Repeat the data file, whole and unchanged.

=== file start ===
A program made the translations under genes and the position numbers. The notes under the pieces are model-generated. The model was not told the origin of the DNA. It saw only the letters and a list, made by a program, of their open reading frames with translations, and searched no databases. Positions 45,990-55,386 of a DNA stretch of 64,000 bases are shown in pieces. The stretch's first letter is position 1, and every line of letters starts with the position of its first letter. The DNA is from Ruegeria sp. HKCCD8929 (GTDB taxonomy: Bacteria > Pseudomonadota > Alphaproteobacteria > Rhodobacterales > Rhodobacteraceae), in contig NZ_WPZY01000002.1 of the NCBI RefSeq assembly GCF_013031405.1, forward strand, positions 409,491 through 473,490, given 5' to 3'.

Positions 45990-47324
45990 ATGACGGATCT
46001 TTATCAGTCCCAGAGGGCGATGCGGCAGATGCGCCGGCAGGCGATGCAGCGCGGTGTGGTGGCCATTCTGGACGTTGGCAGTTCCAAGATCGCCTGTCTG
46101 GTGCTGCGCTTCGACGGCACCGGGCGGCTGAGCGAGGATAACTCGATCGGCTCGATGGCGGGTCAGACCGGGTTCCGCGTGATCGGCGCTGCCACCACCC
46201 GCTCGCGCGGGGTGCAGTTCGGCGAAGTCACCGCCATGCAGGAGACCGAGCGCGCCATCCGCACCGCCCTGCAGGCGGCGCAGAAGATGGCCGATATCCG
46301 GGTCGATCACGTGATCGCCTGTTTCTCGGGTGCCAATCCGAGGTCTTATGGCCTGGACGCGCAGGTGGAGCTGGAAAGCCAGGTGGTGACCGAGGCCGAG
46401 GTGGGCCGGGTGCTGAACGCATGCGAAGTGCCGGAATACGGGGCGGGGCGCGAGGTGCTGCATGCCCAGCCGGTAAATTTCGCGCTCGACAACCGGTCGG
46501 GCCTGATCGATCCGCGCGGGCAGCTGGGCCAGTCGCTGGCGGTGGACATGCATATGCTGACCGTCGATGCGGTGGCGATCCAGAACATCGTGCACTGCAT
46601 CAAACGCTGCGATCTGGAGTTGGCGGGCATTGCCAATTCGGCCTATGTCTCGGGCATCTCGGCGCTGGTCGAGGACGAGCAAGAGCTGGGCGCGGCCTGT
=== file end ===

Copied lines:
A program made the translations under genes and the position numbers. The notes under the pieces are model-generated. The model was not told the origin of the DNA. It saw only the letters and a list, made by a program, of their open reading frames with translations, and searched no databases. Positions 45,990-55,386 of a DNA stretch of 64,000 bases are shown in pieces. The stretch's first letter is position 1, and every line of letters starts with the position of its first letter. The DNA is from Ruegeria sp. HKCCD8929 (GTDB taxonomy: Bacteria > Pseudomonadota > Alphaproteobacteria > Rhodobacterales > Rhodobacteraceae), in contig NZ_WPZY01000002.1 of the NCBI RefSeq assembly GCF_013031405.1, forward strand, positions 409,491 through 473,490, given 5' to 3'.

Positions 45990-47324
45990 ATGACGGATCT
46001 TTATCAGTCCCAGAGGGCGATGCGGCAGATGCGCCGGCAGGCGATGCAGCGCGGTGTGGTGGCCATTCTGGACGTTGGCAGTTCCAAGATCGCCTGTCTG
46101 GTGCTGCGCTTCGACGGCACCGGGCGGCTGAGCGAGGATAACTCGATCGGCTCGATGGCGGGTCAGACCGGGTTCCGCGTGATCGGCGCTGCCACCACCC
46201 GCTCGCGCGGGGTGCAGTTCGGCGAAGTCACCGCCATGCAGGAGACCGAGCGCGCCATCCGCACCGCCCTGCAGGCGGCGCAGAAGATGGCCGATATCCG
46301 GGTCGATCACGTGATCGCCTGTTTCTCGGGTGCCAATCCGAGGTCTTATGGCCTGGACGCGCAGGTGGAGCTGGAAAGCCAGGTGGTGACCGAGGCCGAG
46401 GTGGGCCGGGTGCTGAACGCATGCGAAGTGCCGGAATACGGGGCGGGGCGCGAGGTGCTGCATGCCCAGCCGGTAAATTTCGCGCTCGACAACCGGTCGG
46501 GCCTGATCGATCCGCGCGGGCAGCTGGGCCAGTCGCTGGCGGTGGACATGCATATGCTGACCGTCGATGCGGTGGCGATCCAGAACATCGTGCACTGCAT
46601 CAAACGCTGCGATCTGGAGTTGGCGGGCATTGCCAATTCGGCCTATGTCTCGGGCATCTCGGCGCTGGTCGAGGACGAGCAAGAGCTGGGCGCGGCCTGT